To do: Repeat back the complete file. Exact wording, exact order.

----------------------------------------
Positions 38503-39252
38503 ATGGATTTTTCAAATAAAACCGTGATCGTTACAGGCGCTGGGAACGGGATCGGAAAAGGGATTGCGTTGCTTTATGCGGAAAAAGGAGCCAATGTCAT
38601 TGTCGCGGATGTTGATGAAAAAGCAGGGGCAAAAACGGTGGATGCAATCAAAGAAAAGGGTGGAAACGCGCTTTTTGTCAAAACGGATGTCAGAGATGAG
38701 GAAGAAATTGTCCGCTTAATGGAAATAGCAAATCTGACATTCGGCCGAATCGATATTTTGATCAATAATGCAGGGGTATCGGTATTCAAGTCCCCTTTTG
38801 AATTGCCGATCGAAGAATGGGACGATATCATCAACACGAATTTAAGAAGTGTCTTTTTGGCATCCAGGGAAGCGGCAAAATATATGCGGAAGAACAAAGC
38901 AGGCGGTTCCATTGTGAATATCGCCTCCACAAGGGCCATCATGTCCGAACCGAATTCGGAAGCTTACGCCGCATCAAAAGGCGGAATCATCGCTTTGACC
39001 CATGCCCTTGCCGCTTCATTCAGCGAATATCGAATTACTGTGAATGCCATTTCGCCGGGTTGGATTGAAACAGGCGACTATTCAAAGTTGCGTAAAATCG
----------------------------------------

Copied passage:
Positions 38503-39252
38503 ATGGATTTTTCAAATAAAACCGTGATCGTTACAGGCGCTGGGAACGGGATCGGAAAAGGGATTGCGTTGCTTTATGCGGAAAAAGGAGCCAATGTCAT
38601 TGTCGCGGATGTTGATGAAAAAGCAGGGGCAAAAACGGTGGATGCAATCAAAGAAAAGGGTGGAAACGCGCTTTTTGTCAAAACGGATGTCAGAGATGAG
38701 GAAGAAATTGTCCGCTTAATGGAAATAGCAAATCTGACATTCGGCCGAATCGATATTTTGATCAATAATGCAGGGGTATCGGTATTCAAGTCCCCTTTTG
38801 AATTGCCGATCGAAGAATGGGACGATATCATCAACACGAATTTAAGAAGTGTCTTTTTGGCATCCAGGGAAGCGGCAAAATATATGCGGAAGAACAAAGC
38901 AGGCGGTTCCATTGTGAATATCGCCTCCACAAGGGCCATCATGTCCGAACCGAATTCGGAAGCTTACGCCGCATCAAAAGGCGGAATCATCGCTTTGACC
39001 CATGCCCTTGCCGCTTCATTCAGCGAATATCGAATTACTGTGAATGCCATTTCGCCGGGTTGGATTGAAACAGGCGACTATTCAAAGTTGCGTAAAATCG